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Rethinking the domestic and international architecture for regulation

The regulatory landscape is experiencing significant structural change that will impact the way financial institutions are supervised, in particular through the new macro-prudential tool kit.

International and European Union regulatory developments

In the aftermath of the financial crisis, international bodies such as the Financial Stability Board (FSB) have been given broader mandates and tasked with providing international direction in relation to emerging systemic risks. In December 2011, the Basel Committee on Banking Supervision (BCBS) issued for consultation a revised version for its Core principles for effective banking supervision, intended to reflect lessons from the financial crisis. The BCBS also announced in January 2012 that in future it will focus much more on the implementation, by BCBS members of the agreed rules and requirements which represents a significant new direction. As part of that the BCBS will monitor the status of members' adoption of the globally-agreed Basel rules, with reviews commencing in Q1 2012. As of January 2011, three new pan-European supervisory bodies with additional decision-making powers have commenced work: the European Banking Authority (EBA), European Securities and Markets Authority (ESMA) and the European Insurance and Occupational Pensions Authority (EIOPA). In addition, a new European Systemic Risk Board (ESRB), responsible for macro-prudential oversight in the EU, has also been established.

UK regulatory developments

In the UK, the Financial Services Authority (FSA) will be dismantled and replaced by the Prudential Regulation Authority (PRA) and the Financial Conduct Authority (FCA). Additionally, a new macro-prudential authority, the Financial Policy Committee (FPC), will be set up within the Bank of England. In May, the Bank of England and the FSA published a joint paper which set out the current thinking on how the future PRA will approach the supervision of banks, building societies, credit unions and investment firms. In a separate paper published in June 2011, the FSA and the Bank of England outlined their approach to insurance supervision. In the same month the FSA also published a paper outlining the future FCA’s approach to supervision including scope, objectives and powers. Additionally, Hector Sants, Chief Executive of the FSA, gave a speech in May 2011 in which he outlined the PRA’s supervisory approach. In June, HM Treasury published a White Paper for consultation and the draft Bill, which sets out detailed policy proposals for reforming financial regulation in the UK. As part of pre-legislative scrutiny the Joint Parliamentary Committee published its report on the draft Bill in December, calling for greater oversight of the FPC, the PRA to be given responsibility for prudential regulation of market infrastructure and the FCA to be given a more explicit competition objective. The Treasury Select Committee published its own report on the FCA in January 2012. In December, the Bank of England and the FSA published a joint discussion paper on macro-prudential instruments, including a summary of each tool and historical experiences. The Government introduced the Financial Services Bill into Parliament at the end of January 2012.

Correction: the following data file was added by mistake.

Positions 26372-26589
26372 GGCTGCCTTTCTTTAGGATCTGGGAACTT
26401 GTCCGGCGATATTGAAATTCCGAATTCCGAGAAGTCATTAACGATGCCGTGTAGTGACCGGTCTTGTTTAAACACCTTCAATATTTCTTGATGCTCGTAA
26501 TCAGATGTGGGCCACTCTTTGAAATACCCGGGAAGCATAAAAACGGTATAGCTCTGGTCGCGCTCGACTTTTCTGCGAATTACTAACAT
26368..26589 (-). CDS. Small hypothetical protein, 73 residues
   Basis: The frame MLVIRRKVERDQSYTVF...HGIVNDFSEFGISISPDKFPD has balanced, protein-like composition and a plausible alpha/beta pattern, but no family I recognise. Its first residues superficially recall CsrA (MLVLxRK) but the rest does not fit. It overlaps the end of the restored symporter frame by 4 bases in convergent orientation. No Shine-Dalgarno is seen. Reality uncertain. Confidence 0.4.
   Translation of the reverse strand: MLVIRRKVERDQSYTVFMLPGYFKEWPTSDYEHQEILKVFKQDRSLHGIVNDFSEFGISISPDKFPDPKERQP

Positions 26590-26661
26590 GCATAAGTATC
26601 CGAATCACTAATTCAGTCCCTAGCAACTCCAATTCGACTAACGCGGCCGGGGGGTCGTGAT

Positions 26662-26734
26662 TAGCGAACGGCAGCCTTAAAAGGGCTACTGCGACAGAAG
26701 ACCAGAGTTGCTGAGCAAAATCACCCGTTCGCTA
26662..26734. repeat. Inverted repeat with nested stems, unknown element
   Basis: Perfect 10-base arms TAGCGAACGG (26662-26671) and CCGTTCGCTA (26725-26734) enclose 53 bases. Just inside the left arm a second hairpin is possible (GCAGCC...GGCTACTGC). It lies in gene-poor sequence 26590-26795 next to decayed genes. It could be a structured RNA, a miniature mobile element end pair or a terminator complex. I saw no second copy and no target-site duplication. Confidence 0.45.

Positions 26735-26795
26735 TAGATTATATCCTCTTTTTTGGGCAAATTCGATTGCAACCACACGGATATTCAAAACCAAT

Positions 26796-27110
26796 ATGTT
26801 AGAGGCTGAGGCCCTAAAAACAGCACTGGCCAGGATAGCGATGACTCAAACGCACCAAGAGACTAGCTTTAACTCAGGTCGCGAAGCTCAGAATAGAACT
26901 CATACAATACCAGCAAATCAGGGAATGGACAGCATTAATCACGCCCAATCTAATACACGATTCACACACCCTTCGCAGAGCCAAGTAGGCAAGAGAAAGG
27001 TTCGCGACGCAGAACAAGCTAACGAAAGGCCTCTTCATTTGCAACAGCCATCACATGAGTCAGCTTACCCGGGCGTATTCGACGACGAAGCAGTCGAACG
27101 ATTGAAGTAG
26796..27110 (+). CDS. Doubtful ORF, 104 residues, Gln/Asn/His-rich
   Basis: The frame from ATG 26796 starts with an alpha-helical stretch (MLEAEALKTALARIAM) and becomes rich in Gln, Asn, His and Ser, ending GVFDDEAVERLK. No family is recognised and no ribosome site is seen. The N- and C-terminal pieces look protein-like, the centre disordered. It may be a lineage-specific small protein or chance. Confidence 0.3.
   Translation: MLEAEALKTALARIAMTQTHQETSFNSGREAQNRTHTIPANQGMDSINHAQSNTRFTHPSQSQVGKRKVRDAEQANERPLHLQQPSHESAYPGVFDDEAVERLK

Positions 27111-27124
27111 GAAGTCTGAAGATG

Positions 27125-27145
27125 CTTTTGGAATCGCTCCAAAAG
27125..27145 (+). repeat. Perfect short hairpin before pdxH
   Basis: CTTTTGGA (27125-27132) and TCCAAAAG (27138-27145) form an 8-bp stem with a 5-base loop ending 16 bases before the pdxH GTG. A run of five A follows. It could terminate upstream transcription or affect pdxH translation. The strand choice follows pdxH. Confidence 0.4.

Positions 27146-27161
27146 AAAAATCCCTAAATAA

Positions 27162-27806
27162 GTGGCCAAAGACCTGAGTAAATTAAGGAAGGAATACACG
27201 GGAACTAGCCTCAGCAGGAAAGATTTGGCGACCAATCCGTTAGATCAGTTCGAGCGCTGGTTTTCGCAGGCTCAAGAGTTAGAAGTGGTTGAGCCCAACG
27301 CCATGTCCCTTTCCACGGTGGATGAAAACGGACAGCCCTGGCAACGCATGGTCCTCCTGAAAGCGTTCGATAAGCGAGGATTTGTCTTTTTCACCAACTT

External Reading list

More regulatory themes

  • Capital (including stress testing)
  • Liquidity
  • Governance and risk management (including remuneration)
  • Conduct of Business (Including MiFID)
  • Crisis management (including special resolution, systemically important firms and business continuity)
  • Regulatory perimeter
  • Disclosure, valuation and accounting
  • Information security and data privacy
  • Financial crime

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